Grains are Mixed for Monday's start.

Grain prices are mixed this morning after wheat and soybeans had seen gains overnight. Kansas wheat was up early in the session as much as $0.17, as a lack of meaningful rain for the southern and central plains remains void for another 10 days. However, overnight strength was not supported, with French Milling wheat being closed for Easter Monday.

Last Friday, Russia indicated that Western nations must allow for Russian ag and fertilizer exports to renew the Ukraine Corridor Grain Pact that Russia agrees will expire on May 17. The growing concern is that the US/Europe alliance will not allow the SWIFT banking system to return and other economic sanctions to be dropped. This raises the prospect that the Corridor may not get renewed and have geopolitical premiums start to return.

Springtime is typically the best time for a Plains drought to break, but it is starting to become a threat to summer row crop production. The Plains states seed 17.5 Mil acres of corn, over five Mil acres of sorghum, and 11 Mil acres of soybeans. The record snow pack for the N Plains is starting to melt, but rain is coming later this week. Therefore, there is the potential for 1-1.5 Mil acres to be enrolled in Prevent Plant.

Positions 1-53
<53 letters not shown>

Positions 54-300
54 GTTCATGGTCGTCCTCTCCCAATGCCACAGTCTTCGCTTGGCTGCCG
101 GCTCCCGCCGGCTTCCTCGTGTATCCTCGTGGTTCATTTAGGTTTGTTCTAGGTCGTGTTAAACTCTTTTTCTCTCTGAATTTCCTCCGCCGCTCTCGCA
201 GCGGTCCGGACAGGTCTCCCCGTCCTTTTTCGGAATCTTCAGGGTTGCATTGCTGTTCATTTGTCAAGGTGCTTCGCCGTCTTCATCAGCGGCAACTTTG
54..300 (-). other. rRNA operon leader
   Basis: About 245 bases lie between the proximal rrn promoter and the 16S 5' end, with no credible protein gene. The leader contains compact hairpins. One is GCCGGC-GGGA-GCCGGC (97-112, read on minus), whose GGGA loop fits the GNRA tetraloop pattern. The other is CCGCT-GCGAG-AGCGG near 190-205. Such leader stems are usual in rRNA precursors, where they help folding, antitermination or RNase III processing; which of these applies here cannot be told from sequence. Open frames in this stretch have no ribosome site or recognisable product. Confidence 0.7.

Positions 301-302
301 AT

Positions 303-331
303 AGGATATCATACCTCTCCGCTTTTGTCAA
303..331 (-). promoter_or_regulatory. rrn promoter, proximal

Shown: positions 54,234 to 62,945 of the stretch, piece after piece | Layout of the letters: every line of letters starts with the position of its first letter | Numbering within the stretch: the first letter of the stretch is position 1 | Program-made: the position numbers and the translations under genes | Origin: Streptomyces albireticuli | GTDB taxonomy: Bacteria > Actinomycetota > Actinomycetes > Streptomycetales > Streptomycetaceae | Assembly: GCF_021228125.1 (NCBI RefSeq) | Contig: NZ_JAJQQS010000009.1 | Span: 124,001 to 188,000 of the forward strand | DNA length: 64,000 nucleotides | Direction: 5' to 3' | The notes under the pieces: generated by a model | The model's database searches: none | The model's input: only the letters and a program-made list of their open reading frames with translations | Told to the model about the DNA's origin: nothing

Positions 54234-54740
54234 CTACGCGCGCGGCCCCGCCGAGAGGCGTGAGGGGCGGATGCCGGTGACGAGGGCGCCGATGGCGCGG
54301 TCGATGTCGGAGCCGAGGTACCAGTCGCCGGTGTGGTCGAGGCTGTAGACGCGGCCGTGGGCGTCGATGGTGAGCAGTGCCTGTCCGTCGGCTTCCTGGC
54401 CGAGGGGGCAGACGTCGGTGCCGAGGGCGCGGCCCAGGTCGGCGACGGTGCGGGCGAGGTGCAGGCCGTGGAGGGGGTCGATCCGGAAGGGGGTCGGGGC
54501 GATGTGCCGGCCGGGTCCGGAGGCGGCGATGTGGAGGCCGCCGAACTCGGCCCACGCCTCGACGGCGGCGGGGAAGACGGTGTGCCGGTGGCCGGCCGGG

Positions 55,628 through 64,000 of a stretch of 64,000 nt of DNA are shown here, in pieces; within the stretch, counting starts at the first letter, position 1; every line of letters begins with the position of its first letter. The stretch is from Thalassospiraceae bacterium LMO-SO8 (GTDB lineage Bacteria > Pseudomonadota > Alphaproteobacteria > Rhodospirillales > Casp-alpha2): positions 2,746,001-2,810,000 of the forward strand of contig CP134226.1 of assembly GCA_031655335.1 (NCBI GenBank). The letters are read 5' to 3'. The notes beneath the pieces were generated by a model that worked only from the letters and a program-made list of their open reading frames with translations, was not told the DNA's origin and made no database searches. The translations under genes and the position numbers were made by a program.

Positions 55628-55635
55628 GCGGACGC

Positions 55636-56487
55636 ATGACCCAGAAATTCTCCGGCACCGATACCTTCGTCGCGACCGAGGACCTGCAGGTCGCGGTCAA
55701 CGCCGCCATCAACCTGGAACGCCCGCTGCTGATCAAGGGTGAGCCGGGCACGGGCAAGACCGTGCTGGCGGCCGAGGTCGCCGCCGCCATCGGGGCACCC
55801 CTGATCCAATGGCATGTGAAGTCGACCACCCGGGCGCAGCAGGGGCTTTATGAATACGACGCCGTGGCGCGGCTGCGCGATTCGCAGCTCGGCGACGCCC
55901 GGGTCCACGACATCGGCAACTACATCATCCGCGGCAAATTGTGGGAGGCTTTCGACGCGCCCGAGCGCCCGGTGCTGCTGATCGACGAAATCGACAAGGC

On Tuesday, the USDA will release its April WASDE report with another likely sharp cut in Argentine corn/soybean production and upward revisions in US corn feed and soybean residual forecast.

The Central US forecast has summer like warmth through Thursday and then cooler with a few widely scattered showers in the Midwest after Friday. No rain is forecasted for the Plains HRW wheat for the next 10 days. The range for the Midwest has totals accumulating in the .25-1.00” range with coverage of 50% temps in the southern and central plains will be in the 80s-lower 90s, causing more stress on the HRW wheat. Again the long-term models always bring hope, with the 11-15 day period hinting of some rain chances, but confidence is low due to the northward movement of the jet stream.

Live and feeder cattle enjoyed spectacular gains last week and have a steady to firm outlook today. The sharply higher cash trade last week supported the strong rally, with even the April 2024 contract setting a record-high close at $176.50. All feeder cattle contracts beyond may set new contract highs, with November closing at $228. Cattle slaughter last week fell to 603,000 head, the lowest since the New Year’s holiday week kill. Box beef values were sharply higher, with Choice gaining $4.77 and Select rising $5.06. Estimated slaughter margins plunged to a 16-week low as Packers lost leverage to tight supplies.